- Bachelor of Science in Criminal Justice – Crime Scene Investigation
- B.S. in Justice Studies and M.S. in Criminal Justice: Legal Studies
- A.S. in Criminal Justice, B.S. in Criminal Justice - Corrections, and M.S. in Criminal Justice
Rapid City is home to one of the major Crime Scene Investigation (CSI) units in the state of South Dakota. The primary area served by the Rapid City Police Department Evidence Unit is the city of Rapid City (pop.69,854) and surrounding Pennington County (pop. 104,307), but it also provides services to the rest of the state when needed.
In an average year, Pennington County experiences 3,184 crimes, including a small number of murders and rapes. It is the responsibility of the Rapid City Police Department’s Evidence Unit to collect evidence from violent crimes and thefts.
Despite South Dakota’s reputation as a peaceful, rural area, there have been quite a few notable cases involving forensic laboratory science and crime scene investigations:
- 1982: A man was found dead outside of the town of Deadwood. The reason for his death was determined to be from repeated blows to the head with a heavy, jagged object. Forensic Scientists identified the weapon as a rock and were able to lift fingerprints from the victim’s car door and a cigarette butt found at the scene of the crime. The crime went unsolved until the fingerprint turned up a hit in 2004.
- 1997: CSI tracked down a kidnapping suspect by the name of Robert LeVoy Anderson. Multiple evidence types were used to connect him to a missing persons case, including fingerprints, DNA, follicle and fiber identifications and tire tread marks. It was later found that he was responsible for at least two other missing persons cases, which included rape and murder.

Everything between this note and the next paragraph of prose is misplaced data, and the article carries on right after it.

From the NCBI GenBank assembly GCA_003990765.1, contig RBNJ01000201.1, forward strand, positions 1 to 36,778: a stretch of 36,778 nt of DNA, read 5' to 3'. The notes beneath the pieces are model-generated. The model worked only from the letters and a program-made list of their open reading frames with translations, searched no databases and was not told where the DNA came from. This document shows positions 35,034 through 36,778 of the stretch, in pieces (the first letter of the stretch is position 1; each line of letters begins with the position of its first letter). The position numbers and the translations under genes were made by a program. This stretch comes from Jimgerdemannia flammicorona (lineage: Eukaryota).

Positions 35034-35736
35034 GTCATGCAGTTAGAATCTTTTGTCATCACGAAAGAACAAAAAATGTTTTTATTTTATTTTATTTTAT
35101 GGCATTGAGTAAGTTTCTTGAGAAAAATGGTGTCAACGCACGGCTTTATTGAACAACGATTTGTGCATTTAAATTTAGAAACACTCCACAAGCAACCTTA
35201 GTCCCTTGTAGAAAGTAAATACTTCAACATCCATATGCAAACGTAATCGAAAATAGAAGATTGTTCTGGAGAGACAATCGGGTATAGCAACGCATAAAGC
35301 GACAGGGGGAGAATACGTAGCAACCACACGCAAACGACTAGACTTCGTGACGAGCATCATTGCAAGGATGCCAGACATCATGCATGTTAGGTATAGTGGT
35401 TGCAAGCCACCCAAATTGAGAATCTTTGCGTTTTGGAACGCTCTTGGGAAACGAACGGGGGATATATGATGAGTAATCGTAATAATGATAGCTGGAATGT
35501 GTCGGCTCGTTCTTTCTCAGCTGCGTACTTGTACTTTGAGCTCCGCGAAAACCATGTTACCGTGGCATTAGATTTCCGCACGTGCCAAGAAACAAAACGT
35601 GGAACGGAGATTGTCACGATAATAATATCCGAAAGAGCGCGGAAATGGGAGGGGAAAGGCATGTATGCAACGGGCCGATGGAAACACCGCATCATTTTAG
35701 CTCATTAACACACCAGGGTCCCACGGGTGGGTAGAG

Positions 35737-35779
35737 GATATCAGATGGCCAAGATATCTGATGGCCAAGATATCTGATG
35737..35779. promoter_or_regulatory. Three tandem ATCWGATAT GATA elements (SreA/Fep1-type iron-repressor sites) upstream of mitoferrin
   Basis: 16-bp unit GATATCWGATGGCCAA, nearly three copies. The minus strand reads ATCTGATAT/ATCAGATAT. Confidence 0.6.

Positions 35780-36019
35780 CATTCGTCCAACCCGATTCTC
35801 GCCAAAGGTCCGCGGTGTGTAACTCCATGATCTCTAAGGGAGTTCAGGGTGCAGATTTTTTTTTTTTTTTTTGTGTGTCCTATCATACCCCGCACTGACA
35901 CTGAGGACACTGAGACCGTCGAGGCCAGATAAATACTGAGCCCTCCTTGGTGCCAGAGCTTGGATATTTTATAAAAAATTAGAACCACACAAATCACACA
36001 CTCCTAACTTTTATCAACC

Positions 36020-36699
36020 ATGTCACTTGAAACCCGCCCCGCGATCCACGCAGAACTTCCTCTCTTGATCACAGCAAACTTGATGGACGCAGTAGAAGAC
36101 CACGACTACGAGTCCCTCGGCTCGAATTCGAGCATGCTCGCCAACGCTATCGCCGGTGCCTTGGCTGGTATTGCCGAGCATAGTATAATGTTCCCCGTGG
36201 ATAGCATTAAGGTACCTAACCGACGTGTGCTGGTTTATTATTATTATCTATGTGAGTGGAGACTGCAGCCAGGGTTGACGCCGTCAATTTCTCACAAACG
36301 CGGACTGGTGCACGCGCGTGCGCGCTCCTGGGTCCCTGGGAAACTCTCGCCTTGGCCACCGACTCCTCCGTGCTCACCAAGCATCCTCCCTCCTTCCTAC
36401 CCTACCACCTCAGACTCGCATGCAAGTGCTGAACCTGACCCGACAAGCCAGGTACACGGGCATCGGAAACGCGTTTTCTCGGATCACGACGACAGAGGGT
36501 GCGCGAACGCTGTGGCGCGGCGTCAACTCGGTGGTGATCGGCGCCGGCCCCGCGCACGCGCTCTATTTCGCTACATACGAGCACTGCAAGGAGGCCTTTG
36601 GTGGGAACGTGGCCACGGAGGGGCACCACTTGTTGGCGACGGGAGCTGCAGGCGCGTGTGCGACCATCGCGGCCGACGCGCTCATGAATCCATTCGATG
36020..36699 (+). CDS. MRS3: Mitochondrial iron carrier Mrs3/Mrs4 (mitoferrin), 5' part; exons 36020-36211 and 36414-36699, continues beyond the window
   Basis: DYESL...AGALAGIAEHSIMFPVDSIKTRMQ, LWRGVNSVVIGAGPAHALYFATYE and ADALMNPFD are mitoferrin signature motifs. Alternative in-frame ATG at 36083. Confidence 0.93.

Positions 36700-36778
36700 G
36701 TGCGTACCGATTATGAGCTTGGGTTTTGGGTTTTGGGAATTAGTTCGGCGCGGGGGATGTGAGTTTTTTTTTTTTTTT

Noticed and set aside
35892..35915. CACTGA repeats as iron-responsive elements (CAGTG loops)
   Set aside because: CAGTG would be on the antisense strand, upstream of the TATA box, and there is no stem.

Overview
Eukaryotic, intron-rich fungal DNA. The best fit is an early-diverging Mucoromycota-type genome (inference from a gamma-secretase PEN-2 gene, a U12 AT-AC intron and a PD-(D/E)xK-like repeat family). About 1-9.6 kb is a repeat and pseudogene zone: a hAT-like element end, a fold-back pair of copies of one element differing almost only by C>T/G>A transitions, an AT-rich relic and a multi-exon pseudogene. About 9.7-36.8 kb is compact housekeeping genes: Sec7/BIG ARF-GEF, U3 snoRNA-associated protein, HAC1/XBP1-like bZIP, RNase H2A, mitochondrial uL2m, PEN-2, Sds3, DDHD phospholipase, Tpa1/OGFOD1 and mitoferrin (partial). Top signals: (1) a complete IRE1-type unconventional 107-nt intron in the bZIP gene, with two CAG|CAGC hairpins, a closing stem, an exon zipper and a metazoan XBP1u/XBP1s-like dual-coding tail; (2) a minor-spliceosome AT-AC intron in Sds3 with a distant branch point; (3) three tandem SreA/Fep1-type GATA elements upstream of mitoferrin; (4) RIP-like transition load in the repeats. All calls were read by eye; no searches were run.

How to Become a Crime Scene Investigator or Forensic Laboratory Scientist in Rapid City
In order to be considered for a position with the Rapid City Police Department Evidence Unit, an applicant must meet basic requirements and qualifications:
Degrees – While a college degree is not required for all entry-level positions, it is usually recommended. A person with a degree will receive priority over other applicants. Rapid City offers both campus-based schooling as well as online schooling in order to get a degree related to Forensic Science. Typical degrees include the following:
- Bachelors Degree in Forensic Science or Forensic Biology
- Bachelors Degree in Criminal Justice – Forensic Science Concentration
- Bachelors Degree in Physics or Chemistry
Prior Experience – It is also recommended that applicants have previous experience in the fields of criminal justice and science. The experience can be as part of a job or as an internship or a volunteer.
Certification – Certification is not always needed in order to be considered, but it will give a person a leg-up in a competitive field. Certification can be obtained on a state, national or international level. One of the most respected Forensic Science CSI certifiers is the International Association for Identification.
Other Requirements – Applicants must also be at least 21 years old and be able to pass a criminal background check, a written examination and a physical examination prior to employment.
Forensic Laboratory Science and Crime Scene Investigator Jobs in Rapid City
The Rapid City Police Department Evidence section is separated into various departments that are responsible for different types of evidence identification techniques:
- Latent Fingerprint Analysis: Chemical processing and powder techniques are used to get latent fingerprints and compare them with records.
- Fingerprint Databases: This department is responsible for documenting fingerprints and running them through national and international databases for identification.
- Toxicology and Analysis: This department uses samples in order to find drug and alcohol levels that are connected to a variety of crimes.
- Digital Multimedia Evidence: This department is made up of experts who specialize in digital photography and video forensics. They also work with evidence that is connected to personal computers and other devices that may have been used in connection with a crime.